Daily briefs of the top news stories impacting Christians around the world.
In today's edition:
Warren Denies Making Statements to Syria News
According to Spero News, the state-run Syrian news agency reported that Pastor Rick Warren disagrees with US policy in Iraq, and believes the American administration is mistaken not to hold dialogue with Syria. Warren, pastor of Saddleback Church in California, visited Syria this week. The report also claimed Warren believes Middle East peace doesn't happen without Syria, and that 80 percent of the American people rejected what the U.S. is doing in Iraq. SANA also said Warren praised the leadership of Syrian President al-Assad. The Christian radio network VCY America responded by commenting that Warren "has no business involving himself in any role that appears to be representative of the United States," and called Warren a "mindless shill for a nation that embraces terror as a legitimate way of solving problems." In a letter to his church members, Warren denied making the alleged statements and criticized those who believe the Syrian media. He wrote, "Of course, [the press release is] ridiculous, but it created a stir." Joseph Farah of WorldNetDaily reacted to Warren's visit: "If I were a betting man, I would wager that Warren will come home and allege he was widely misquoted. He probably was. I hope he was. But here's the problem: When you place yourself in the position of being used – and you are used – whose fault is it?"
Pope, Curial Officials Reaffirm Value of Priestly Celibacy
Catholic News Service reports that Pope Benedict XVI and top Vatican officials, meeting to review the status of married priests, reaffirmed the value of priestly celibacy and said its importance should be highlighted among priests and seminarians. The participants also examined the possibility of the return to active ministry of some priests who may have left the priesthood to marry but who now meet certain conditions. The pope presided over the three-hour meeting of more than 20 heads of Vatican congregations and councils Nov. 16. "The value of the choice of priestly celibacy according to the Catholic tradition was reaffirmed, and the need for solid human and Christian formation was underlined, both for seminarians and for those already ordained," a brief Vatican statement said. The pope is expected to publish a document on the synod in the near future. Priests who request and obtain Vatican dispensation from priestly celibacy in order to marry are returned to the lay state. They are not allowed to administer the sacraments, except for granting absolution when there is danger of death.
UMC Joins Launch of Global Malaria Campaign
According to United Methodist News Service, the people of the UMC are participating in the official kickoff of a malaria-prevention campaign. 'Nothing but Nets' plays off the image of balls flying into nets to encourage donations for malaria nets for African families. Bishop Thomas Bickerton said one of the campaign's most appealing aspects is that fact that "anyone, anywhere" can forge this lifesaving link with children in Africa. "It all fits in to the whole issue of eradicating poverty," added Bickerton, president of United Methodist Communications. "A million people are dying of malaria every year; 75 percent of them children." From a $10 contribution, $7 purchases and distributes the insecticide-treated nets, while $3 pays for community workers to educate families on how to use them. Partners in Nothing But Nets include The people of The United Methodist Church, the United Nations Foundation, Sports Illustrated, and the National Basketball Association's foundation NBA Cares, Millennium Promise, and the Measles Initiative.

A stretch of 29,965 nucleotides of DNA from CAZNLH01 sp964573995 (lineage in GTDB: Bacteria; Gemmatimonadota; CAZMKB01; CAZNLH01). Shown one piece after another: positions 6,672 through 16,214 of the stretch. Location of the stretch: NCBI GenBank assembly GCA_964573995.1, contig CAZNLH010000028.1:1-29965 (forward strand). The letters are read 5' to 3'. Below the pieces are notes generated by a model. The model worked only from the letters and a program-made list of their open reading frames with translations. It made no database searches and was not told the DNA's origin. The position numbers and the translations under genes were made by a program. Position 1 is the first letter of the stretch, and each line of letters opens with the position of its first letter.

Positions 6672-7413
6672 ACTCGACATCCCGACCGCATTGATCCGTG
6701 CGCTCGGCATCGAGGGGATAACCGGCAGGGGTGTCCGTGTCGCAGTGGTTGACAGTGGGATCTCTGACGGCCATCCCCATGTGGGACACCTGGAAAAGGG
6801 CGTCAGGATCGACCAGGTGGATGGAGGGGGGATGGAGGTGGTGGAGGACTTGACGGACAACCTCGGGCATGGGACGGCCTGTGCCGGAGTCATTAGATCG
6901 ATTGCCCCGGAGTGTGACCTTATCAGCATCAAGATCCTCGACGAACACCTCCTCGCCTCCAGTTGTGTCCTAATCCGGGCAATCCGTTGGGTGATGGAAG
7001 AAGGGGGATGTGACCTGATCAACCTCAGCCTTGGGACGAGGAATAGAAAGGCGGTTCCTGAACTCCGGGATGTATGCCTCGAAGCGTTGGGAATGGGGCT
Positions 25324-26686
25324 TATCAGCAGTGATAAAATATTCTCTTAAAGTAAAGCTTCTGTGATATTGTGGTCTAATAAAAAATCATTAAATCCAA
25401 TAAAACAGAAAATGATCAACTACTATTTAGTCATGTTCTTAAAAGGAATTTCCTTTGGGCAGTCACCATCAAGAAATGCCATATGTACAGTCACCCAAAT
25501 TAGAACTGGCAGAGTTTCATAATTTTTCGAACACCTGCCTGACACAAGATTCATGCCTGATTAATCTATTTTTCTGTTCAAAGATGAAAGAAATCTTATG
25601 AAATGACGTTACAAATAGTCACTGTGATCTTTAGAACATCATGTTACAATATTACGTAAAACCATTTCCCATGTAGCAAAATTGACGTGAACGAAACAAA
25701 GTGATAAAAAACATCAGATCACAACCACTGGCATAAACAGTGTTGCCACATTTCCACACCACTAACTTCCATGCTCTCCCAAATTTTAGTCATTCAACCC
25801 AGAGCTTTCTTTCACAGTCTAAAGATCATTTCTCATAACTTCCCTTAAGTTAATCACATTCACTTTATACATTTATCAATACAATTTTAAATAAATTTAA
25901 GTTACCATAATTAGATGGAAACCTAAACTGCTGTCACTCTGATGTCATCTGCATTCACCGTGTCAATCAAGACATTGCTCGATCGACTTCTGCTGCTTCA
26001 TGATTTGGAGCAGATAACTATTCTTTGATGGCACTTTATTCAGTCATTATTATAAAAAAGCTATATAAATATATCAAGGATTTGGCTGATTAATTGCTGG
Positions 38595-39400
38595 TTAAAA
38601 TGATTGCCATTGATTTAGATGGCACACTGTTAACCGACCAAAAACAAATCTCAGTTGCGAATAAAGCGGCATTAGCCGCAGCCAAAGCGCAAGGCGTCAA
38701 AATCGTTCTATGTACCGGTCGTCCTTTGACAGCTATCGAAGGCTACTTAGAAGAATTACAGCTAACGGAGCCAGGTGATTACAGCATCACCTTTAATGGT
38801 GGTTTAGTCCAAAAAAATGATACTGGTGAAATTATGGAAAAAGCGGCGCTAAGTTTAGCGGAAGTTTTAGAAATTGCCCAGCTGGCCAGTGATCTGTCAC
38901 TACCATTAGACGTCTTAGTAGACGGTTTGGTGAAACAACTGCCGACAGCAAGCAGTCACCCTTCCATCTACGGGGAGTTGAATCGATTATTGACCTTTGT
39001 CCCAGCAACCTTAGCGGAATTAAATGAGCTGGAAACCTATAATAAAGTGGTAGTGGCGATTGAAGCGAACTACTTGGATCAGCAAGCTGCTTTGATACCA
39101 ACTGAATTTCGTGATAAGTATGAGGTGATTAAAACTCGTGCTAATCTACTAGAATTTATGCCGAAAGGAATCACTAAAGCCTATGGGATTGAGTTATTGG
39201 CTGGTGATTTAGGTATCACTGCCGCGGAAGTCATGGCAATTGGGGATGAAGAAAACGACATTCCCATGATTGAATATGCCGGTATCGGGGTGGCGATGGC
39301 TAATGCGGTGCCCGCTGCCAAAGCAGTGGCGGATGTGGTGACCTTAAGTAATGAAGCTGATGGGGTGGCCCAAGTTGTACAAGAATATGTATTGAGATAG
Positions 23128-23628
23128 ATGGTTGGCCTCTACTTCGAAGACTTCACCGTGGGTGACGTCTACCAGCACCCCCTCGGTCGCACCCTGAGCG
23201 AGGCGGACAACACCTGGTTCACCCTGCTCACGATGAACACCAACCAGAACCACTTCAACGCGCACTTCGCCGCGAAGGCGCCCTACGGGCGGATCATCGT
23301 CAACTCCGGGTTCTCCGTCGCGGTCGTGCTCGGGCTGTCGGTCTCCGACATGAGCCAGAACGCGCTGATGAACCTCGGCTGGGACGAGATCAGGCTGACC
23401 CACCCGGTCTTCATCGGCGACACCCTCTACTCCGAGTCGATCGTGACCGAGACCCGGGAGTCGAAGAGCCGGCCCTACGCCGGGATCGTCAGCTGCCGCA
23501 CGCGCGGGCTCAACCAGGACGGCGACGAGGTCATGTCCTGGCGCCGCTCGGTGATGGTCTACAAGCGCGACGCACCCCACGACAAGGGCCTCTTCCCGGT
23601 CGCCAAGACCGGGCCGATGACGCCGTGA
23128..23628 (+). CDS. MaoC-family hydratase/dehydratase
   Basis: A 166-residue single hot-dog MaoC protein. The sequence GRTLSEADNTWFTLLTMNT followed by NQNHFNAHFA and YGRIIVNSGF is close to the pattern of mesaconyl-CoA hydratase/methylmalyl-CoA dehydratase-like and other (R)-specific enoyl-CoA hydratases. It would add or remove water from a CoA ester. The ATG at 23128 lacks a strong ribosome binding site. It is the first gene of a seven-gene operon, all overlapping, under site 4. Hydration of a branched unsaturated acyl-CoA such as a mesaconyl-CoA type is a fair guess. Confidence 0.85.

Church Suffering Cultural Drift?
Does the church need to determine what it is before figuring out what it does? Christianity Today's Mark Galli cites two quotes from evangelical leaders that touch on the challenge of Christianity meeting the culture. Greg Laurie said, "The church has made such tremendous strides that now my only concern is that we're so cutting edge, we're so cool, and we're so hip. But are we still preaching the authentic gospel message?" Franklin Graham commented: "The most important challenge that will face evangelical relief in the next 50 years is to make sure we don't dilute our faith as we respond to hurting people around the world." Galli writes, "While evangelicals have been adept at adapting to culture, we have not always been able to retain a critical distance from it — being in the world, but not of it. The reasons are many." As examples, historian David Bebbington notes how the Wesleys' "optimism of grace" fit the Enlightenment, while the Keswick movement's "victorious life" philosophy owed much to 19th-century romanticism. Theologian David Wells notes how different segments of the church are echoed in secular institutions: preaching (teaching), evangelism (sales), ritual (law/courts), counseling (casework), church administration (business). As a result, evangelicals have lost "their capacity to think theologically," Wells says. Galli adds that, "because we pay little attention to church history, we fail to gain critical distance from our own time and culture."